The last Fresno resident of a prominent pioneer family has died, leaving behind a legacy of support for classical music in Fresno and ties to historic ranches.
William David “Dave” Phillips, who retired as a Fresno insurance agent, died March 25 after a battle with emphysema. He was 87.
Mr. Phillips’ roots in Fresno and Madera counties go back almost 150 years. In the late 1800s, his grandfather purchased “Riverview Ranch” — now part of the San Joaquin River Parkway northeast of Fresno. The original ranch house on the 360-plus-acre dairy ranch with fruit trees has been renovated and now serves as the Coke Hallowell Center for River Studies.
The Phillipses are also cousins to the Dixon and Mordecai families, who operate the large “Refuge” ranch in Madera County. George Mordecai, a former state Assembly member, is considered a founding father of Madera County.
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The Phillipses were some of Fresno’s earliest and most fervent supporters of music and art — a tradition Mr. Phillips would continue. He created two Fresno State scholarships for piano performance: one in honor of his mother, a former president of the Fresno Musical Club; the other for his late wife, a proficient pianist.
Mr. Phillips and his sister also created an arts endowment, the William David and Mary Walker Phillips Foundation, which was rolled into the Fresno Regional Foundation and the scholarships Mr. Phillips established.
“He was one of the kindest and most generous men I ever met,” said lifelong friend Robert Boro, 65, who served on the board of Mr. Phillips’ foundation. “He was absolutely devoted to his family and his children.”
The family has a long lineage of musicians. Mr. Phillips’ great-grandmother, according to one history book, helped raise money to build Fresno’s first church — the Methodist Episcopal Church South once located downtown at Fresno and L streets — by hosting fundraiser concerts. She also played the organ at the groundbreaking of Fresno’s first courthouse.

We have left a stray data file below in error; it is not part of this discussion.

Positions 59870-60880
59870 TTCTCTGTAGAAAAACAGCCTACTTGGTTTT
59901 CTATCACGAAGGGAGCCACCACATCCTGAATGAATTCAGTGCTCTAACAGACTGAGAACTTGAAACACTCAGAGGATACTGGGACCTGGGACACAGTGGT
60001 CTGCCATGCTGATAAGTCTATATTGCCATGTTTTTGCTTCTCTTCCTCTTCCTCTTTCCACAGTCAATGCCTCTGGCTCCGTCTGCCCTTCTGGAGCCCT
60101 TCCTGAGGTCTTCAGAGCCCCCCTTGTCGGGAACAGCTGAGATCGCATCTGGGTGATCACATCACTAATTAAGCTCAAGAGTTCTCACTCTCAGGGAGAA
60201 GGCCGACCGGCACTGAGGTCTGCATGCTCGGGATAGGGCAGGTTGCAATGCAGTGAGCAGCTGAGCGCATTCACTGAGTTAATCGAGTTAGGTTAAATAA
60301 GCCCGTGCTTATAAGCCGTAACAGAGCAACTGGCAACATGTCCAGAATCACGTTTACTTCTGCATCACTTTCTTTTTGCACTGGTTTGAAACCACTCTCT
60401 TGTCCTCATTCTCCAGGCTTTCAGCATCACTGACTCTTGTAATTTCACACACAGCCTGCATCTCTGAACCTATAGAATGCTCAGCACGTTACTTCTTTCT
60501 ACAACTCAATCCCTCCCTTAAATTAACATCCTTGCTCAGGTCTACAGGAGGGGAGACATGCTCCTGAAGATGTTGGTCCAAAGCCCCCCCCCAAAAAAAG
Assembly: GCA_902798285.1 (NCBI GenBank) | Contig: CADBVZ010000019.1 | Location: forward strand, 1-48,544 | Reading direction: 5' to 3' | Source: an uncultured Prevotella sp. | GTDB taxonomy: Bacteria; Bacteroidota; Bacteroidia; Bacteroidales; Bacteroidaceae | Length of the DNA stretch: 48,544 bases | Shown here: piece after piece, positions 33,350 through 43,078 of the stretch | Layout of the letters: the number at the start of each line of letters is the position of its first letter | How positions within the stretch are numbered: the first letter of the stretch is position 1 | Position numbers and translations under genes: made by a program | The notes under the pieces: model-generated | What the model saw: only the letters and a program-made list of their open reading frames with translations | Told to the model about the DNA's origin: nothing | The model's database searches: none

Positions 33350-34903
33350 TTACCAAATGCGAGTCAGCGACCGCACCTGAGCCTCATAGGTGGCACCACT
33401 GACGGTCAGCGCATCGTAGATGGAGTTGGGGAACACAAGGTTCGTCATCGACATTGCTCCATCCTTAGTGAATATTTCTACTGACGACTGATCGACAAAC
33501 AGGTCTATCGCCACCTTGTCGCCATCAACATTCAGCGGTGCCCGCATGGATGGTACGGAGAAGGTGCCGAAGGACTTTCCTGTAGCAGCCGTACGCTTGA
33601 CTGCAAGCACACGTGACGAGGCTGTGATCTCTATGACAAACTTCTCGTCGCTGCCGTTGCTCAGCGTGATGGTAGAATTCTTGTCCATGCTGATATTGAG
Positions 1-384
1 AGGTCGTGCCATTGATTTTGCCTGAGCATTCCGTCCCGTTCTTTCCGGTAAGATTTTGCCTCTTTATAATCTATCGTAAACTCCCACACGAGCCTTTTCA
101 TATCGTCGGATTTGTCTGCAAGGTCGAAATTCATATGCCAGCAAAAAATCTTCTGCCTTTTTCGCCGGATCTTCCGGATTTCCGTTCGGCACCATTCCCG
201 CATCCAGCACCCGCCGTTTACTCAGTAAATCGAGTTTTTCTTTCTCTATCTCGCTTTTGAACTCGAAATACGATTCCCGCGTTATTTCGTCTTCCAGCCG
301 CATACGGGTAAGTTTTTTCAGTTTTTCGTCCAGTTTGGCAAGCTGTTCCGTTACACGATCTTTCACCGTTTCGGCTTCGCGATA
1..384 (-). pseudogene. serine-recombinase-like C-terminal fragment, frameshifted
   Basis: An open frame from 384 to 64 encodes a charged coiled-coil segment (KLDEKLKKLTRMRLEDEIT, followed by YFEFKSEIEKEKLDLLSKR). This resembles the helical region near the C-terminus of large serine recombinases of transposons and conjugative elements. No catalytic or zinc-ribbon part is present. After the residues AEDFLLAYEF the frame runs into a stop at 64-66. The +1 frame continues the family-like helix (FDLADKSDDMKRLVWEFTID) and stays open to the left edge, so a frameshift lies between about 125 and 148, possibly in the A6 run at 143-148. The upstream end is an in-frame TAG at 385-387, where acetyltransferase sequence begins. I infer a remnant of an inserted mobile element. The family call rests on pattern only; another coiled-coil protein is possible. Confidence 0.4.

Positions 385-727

Mr. Phillips’ sister, Mary, was world-renowned for knitting, weaving and macrame, a form of textile-making using knotting. She was interviewed by Barbara Walters and featured in the first edition of the Smithsonian Magazine. Her textiles are preserved in a number of museums across the country. When Mary died in Fresno at age 83, her life and work were chronicled in obituaries written by The New York Times and the Los Angeles Times.
Mr. Phillips grew up in central Fresno near Fresno High School, where he attended school. His father was a minority partner in Federal Fruit Distributors — a perk that sometimes earned the young man a ride on the locomotive steam engine that barreled into town to haul away boxed fruit.
Mr. Phillips’ lifelong friend Richard Samuelian, 87, recalled their happy childhood together, watching car races through dusty fields west of their homes and entertaining themselves with simple games. “Pile up” was a favorite, where neighborhood boys vied for the opportunity to lay at the bottom of a vast pile of children to prove their strength.
In later years, Mr. Phillips and Samuelian spent a lot of time at family cabins on Huntington Lake, where they enjoyed sailing and fishing.
“He loved to joke around and needle and tease,” Samuelian recalled of his friend. “He and I had an ongoing sparring match — about our lack of hair, for one.”
Seeing his friend’s boat approaching on Huntington Lake, Mr. Phillips would call out across the water, “Hey, put a cap on! The glare is so bad I can’t see where I’m going!”
Mr. Phillips attended Menlo College and graduated from Stanford University, majoring in economics. After graduating, he worked for Trans World Airlines and later, New England Life Insurance Company in Fresno. Mr. Phillips also served in the Army during the Korean War.
Son John Phillips of New York recalled his father’s exceptional generosity supporting a number of Fresno groups and people. One of John’s earliest memories is watching his dad buy loads of groceries and packing them into the car of a family in need.
“That was no rare occurrence,” he said.
“My family was not wealthy, but they valued the Fresno community an awful lot.”